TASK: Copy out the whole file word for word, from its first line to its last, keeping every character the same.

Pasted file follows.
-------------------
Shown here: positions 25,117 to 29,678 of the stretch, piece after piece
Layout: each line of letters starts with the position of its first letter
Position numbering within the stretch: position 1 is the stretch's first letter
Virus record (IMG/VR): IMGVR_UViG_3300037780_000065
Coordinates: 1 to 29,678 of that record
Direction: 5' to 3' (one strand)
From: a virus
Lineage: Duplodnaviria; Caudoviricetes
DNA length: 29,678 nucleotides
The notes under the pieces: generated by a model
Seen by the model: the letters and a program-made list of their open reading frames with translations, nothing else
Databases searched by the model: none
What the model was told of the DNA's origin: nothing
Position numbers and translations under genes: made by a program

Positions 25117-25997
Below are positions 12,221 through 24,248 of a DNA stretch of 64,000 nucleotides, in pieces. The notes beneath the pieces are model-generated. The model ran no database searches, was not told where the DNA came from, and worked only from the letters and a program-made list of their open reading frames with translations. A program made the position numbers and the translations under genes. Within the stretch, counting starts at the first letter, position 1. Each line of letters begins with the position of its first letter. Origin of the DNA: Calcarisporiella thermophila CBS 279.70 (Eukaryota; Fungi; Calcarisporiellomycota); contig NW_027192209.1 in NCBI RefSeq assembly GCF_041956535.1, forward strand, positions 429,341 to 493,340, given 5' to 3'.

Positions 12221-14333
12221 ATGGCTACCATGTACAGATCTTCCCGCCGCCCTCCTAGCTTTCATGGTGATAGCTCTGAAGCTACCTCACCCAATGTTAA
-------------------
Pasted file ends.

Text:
Shown here: positions 25,117 to 29,678 of the stretch, piece after piece
Layout: each line of letters starts with the position of its first letter
Position numbering within the stretch: position 1 is the stretch's first letter
Virus record (IMG/VR): IMGVR_UViG_3300037780_000065
Coordinates: 1 to 29,678 of that record
Direction: 5' to 3' (one strand)
From: a virus
Lineage: Duplodnaviria; Caudoviricetes
DNA length: 29,678 nucleotides
The notes under the pieces: generated by a model
Seen by the model: the letters and a program-made list of their open reading frames with translations, nothing else
Databases searched by the model: none
What the model was told of the DNA's origin: nothing
Position numbers and translations under genes: made by a program

Positions 25117-25997
Below are positions 12,221 through 24,248 of a DNA stretch of 64,000 nucleotides, in pieces. The notes beneath the pieces are model-generated. The model ran no database searches, was not told where the DNA came from, and worked only from the letters and a program-made list of their open reading frames with translations. A program made the position numbers and the translations under genes. Within the stretch, counting starts at the first letter, position 1. Each line of letters begins with the position of its first letter. Origin of the DNA: Calcarisporiella thermophila CBS 279.70 (Eukaryota; Fungi; Calcarisporiellomycota); contig NW_027192209.1 in NCBI RefSeq assembly GCF_041956535.1, forward strand, positions 429,341 to 493,340, given 5' to 3'.

Positions 12221-14333
12221 ATGGCTACCATGTACAGATCTTCCCGCCGCCCTCCTAGCTTTCATGGTGATAGCTCTGAAGCTACCTCACCCAATGTTAA